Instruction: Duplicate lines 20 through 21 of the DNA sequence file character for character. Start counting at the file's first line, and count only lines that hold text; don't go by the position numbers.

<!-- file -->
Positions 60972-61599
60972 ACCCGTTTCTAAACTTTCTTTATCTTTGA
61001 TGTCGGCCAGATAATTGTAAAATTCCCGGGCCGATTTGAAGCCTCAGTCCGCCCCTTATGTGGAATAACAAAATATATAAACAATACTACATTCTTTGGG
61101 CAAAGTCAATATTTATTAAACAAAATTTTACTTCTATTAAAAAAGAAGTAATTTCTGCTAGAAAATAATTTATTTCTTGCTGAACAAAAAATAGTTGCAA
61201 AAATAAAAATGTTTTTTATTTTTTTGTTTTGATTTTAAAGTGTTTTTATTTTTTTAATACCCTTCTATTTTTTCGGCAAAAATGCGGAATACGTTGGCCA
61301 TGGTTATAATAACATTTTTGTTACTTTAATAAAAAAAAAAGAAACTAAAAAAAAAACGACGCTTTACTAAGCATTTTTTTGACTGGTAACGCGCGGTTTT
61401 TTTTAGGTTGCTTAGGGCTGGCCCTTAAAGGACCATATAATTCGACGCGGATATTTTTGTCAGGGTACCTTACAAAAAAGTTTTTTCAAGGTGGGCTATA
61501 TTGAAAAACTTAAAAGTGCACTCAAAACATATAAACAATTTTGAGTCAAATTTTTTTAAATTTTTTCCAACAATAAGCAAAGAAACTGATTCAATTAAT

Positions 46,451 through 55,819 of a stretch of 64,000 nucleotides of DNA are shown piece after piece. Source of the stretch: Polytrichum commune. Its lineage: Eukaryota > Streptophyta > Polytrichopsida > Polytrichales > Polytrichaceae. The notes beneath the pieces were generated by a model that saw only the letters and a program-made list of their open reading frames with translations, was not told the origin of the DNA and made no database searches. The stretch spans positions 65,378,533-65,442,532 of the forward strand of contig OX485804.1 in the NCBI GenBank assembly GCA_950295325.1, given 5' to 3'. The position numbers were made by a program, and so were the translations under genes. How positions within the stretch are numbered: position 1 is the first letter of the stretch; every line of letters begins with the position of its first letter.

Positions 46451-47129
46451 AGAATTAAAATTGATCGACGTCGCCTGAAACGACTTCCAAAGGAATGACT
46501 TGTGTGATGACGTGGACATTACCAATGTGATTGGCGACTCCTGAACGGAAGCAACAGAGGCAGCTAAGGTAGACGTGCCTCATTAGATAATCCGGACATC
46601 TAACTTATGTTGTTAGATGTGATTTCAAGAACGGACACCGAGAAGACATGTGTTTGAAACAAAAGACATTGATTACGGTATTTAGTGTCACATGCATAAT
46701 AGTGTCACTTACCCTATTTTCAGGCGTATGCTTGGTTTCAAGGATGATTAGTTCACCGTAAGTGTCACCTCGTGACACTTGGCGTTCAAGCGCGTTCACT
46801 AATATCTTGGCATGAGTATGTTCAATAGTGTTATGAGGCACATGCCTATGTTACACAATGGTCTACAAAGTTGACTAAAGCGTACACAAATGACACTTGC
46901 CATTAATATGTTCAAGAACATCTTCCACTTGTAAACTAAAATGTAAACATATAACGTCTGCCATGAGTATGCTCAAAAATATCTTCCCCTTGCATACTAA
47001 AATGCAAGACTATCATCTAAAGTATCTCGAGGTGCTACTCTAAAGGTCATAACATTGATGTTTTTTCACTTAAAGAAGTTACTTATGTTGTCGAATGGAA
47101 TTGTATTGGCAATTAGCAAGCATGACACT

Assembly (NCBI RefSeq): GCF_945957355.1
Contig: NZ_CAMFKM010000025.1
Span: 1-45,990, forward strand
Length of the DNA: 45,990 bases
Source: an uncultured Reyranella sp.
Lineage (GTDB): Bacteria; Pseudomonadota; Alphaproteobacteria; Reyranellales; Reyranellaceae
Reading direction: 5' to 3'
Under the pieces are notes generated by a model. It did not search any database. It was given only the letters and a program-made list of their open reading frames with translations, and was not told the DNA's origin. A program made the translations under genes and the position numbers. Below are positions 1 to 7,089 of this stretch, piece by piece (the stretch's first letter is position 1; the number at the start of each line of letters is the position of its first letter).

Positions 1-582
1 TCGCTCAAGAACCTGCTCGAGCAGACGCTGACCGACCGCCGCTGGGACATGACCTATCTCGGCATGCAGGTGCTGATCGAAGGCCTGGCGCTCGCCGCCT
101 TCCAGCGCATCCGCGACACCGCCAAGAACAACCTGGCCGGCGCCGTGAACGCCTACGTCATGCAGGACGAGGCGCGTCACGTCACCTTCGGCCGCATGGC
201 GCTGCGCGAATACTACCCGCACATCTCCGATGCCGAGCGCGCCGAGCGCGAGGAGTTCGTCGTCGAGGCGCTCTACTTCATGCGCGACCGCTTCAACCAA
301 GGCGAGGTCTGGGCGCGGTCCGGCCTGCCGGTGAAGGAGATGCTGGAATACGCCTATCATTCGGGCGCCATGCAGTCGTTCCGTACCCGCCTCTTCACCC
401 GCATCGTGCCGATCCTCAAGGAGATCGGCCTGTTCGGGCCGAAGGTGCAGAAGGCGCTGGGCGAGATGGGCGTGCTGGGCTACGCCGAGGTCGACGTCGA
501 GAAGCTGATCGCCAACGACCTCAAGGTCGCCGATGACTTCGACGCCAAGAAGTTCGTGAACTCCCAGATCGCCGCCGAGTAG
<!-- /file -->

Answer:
Contig: NZ_CAMFKM010000025.1
Span: 1-45,990, forward strand